Nominated for eleven Academy Awards, this film received five (for direction, cinematography, editing, sound, and special effects editing) and each was deserved. Much as I admire Shakespeare in Love, I remain convinced that Saving Private Ryan should have received another Oscar as best film. For those of us who were not involved with D-Day and the period which immediately followed it, this film enables us to get a sense of what it was like. Obviously, heroic efforts to "save" Ryan provide the primary plot. However, I was (and am) most impressed by how Spielberg enables us to empathize with the legitimate concerns about what that "salvation" requires of those ordered to achieve it.
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A stalwart Tom Hanks plays Captain Miller, a soldier's soldier, who takes a small band of troops behind enemy lines to retrieve a private whose three brothers have recently been killed in action. It's a public relations move for the Army, but it has historical precedent dating back to the Civil War. Some critics of the film have labeled the central characters stereotypes. If that is so, this movie gives stereotypes a good name: Tom Sizemore as the deft sergeant, Edward Burns as the hotheaded Private Reiben, Barry Pepper as the religious sniper, Adam Goldberg as the lone Jew, Vin Diesel as the oversize Private Caparzo, Giovanni Ribisi as the soulful medic, and Jeremy Davies, who as a meek corporal gives the film its most memorable performance.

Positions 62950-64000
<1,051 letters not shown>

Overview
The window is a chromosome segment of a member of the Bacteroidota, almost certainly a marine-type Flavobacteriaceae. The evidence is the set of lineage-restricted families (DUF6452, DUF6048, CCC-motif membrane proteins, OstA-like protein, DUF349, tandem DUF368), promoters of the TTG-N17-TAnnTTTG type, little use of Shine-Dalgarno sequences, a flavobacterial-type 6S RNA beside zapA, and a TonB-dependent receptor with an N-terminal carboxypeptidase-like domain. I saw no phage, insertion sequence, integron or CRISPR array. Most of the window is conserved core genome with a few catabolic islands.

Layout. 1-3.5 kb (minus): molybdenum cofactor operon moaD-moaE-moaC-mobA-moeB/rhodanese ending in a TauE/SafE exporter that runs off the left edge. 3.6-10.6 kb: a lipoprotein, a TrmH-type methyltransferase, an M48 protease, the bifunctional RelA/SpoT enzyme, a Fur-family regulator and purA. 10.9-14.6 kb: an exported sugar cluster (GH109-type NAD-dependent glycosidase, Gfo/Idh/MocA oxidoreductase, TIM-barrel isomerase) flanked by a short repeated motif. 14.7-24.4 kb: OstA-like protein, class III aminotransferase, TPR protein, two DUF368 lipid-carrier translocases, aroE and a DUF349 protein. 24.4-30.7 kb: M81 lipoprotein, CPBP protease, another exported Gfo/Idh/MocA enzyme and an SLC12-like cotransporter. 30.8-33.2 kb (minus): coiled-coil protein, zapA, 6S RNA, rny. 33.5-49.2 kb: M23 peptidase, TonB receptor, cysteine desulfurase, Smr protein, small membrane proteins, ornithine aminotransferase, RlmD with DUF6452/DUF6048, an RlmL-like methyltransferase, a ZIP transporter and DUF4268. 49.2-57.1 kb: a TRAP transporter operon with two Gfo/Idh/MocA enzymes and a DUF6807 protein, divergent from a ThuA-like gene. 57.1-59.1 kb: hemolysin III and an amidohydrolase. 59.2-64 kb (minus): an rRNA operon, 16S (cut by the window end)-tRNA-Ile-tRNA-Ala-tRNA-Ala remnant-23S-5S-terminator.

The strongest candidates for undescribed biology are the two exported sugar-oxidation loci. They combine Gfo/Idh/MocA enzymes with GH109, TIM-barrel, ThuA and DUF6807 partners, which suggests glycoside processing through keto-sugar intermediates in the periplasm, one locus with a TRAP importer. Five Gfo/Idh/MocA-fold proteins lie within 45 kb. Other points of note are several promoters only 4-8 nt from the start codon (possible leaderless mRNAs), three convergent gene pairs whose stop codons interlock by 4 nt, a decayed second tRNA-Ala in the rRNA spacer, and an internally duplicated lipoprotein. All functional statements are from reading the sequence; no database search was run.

The movie is as heavy and realistic as Spielberg's Oscar-winning Schindler's List, but it's more kinetic. Spielberg and his ace technicians (the film won five Oscars:Saving Private Ryan touches us deeper than Schindler because it succinctly links the past with how we should feel today. It's the film Spielberg was destined to make. --Doug Thomas